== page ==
At the end of his current trip to Asia, Secretary of State John Kerry will be stopping in Jakarta and meeting with Association of Southeast Asian Nations (ASEAN) Secretary-General Le Luong Minh. Although his visit in Jakarta will be short, Kerry will undoubtedly emphasize the same themes he is hitting throughout the visit, including pushing to restart talks on North Korea’s nuclear program and prodding China to work more seriously with Southeast Asian nations on a real code of conduct for the South China Sea. Matthew Lee of the Associated Press, traveling with Kerry, has a thorough summary of the trip’s agenda here.
At the ASEAN Secretariat, Kerry surely will find a welcoming audience for a speech about a South China Sea code of conduct; although he has thus far taken pains to play the role of regional statesman, ASEAN’s Secretary General does hail from Vietnam, one of the two Southeast Asian nations most involved in disputing areas of the Sea with China. Still, it is hard to see what Kerry can say about a code of conduct that would be new in any way, or that would exert more pressure on Beijing than other strategies tried by the administration. Indeed, Kerry might eventually have better luck getting Kim Jong Un to make a deal on his nuclear program than on getting Beijing to agree to a real and binding code of conduct. (The Secretary also will sign two Memorandums of Understanding with Indonesia’s Foreign Minister. These will deal with more modest issues like working together to help other developing countries improve their human rights records.)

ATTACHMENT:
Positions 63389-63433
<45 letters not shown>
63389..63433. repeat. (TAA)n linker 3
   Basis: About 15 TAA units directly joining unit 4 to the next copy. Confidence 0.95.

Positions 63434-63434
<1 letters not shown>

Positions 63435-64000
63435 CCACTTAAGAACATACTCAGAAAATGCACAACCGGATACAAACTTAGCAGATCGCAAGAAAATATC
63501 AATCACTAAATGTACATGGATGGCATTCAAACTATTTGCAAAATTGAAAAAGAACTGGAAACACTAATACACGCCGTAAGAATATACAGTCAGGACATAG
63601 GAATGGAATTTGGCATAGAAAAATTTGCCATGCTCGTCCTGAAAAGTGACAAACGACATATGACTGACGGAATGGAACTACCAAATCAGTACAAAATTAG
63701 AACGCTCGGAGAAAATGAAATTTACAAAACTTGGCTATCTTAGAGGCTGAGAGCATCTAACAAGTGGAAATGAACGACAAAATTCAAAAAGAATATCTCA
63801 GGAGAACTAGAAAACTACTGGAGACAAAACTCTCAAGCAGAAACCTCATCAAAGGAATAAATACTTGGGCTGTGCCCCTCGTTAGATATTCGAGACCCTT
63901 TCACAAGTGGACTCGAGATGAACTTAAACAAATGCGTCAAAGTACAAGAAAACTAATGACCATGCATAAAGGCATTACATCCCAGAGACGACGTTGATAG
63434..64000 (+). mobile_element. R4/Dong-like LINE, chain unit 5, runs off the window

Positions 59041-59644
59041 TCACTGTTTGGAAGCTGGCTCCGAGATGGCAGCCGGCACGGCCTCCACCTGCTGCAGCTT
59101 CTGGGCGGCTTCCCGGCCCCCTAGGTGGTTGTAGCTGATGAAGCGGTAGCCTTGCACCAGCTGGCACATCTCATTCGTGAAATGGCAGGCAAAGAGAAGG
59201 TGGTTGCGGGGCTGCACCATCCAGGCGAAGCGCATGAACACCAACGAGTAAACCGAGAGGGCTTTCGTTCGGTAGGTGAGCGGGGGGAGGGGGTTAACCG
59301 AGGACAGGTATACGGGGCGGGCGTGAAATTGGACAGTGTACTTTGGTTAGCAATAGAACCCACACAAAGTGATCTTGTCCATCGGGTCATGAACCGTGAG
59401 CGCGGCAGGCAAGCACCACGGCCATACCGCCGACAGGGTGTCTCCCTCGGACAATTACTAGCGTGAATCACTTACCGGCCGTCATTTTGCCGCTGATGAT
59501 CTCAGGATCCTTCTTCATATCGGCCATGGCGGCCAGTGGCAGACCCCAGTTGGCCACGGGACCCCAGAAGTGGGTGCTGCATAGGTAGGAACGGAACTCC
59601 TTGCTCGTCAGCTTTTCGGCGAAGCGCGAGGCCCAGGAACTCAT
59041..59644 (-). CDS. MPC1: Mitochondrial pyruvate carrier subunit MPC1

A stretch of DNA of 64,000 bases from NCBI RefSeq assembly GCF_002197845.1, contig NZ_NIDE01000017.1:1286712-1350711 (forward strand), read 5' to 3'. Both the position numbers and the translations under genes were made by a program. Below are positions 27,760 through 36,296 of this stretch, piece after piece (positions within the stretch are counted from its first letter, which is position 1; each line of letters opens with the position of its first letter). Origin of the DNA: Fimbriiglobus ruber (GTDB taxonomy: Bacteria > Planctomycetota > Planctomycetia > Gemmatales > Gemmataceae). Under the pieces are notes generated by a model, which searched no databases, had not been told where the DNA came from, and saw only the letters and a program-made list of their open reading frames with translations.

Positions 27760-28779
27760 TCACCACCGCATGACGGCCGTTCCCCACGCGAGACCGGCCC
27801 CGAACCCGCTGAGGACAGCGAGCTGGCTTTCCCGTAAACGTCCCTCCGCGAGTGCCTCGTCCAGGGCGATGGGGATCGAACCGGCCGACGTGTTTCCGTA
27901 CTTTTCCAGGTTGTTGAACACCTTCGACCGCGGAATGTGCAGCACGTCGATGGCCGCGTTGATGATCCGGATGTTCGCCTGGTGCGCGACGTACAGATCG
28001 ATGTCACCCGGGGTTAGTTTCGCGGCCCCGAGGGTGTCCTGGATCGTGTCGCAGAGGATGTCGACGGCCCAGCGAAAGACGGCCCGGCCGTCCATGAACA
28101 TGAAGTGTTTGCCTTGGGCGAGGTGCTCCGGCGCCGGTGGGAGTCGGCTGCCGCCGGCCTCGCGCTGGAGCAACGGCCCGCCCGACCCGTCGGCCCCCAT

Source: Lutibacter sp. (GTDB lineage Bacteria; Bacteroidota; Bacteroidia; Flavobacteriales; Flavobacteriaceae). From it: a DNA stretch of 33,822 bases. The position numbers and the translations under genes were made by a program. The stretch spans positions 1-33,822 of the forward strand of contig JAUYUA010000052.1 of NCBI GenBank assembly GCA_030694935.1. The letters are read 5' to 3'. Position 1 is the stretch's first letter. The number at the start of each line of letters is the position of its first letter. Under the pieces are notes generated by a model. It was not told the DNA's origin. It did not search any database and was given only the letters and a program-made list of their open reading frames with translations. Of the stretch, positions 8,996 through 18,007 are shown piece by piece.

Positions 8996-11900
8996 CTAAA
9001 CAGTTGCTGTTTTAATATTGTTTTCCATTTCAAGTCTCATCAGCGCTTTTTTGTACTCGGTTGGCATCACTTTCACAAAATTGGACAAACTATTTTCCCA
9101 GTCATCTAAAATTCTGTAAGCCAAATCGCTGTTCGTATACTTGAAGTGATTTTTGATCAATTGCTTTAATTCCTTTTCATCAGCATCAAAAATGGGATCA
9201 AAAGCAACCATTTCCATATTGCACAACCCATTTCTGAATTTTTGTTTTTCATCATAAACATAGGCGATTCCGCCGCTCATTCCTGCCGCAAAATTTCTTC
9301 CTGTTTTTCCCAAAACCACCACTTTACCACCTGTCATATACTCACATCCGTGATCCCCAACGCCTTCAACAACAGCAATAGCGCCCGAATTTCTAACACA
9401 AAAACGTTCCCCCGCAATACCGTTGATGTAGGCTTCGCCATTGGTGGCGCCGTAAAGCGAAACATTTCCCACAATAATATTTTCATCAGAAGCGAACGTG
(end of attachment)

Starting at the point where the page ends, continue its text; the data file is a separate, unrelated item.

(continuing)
Despite the short amount of time Kerry is spending in Jakarta, and the focus on ASEAN and regional issues, it would be valuable for him to dip his toe, slightly, into domestic Indonesian politics. He should meet with Jakarta governor Joko Widodo, or Jokowi, who is almost sure to be the next president of Indonesia, and who provides an excellent counter-example to failing democracy in Thailand and Cambodia and Malaysia—an accountable, successful, and democratically elected Southeast Asian leader. [See Bloomberg View for a summary of Jokowi as counter-example.] Surely the Secretary of State can make time for a bilateral with the Jakarta mayor?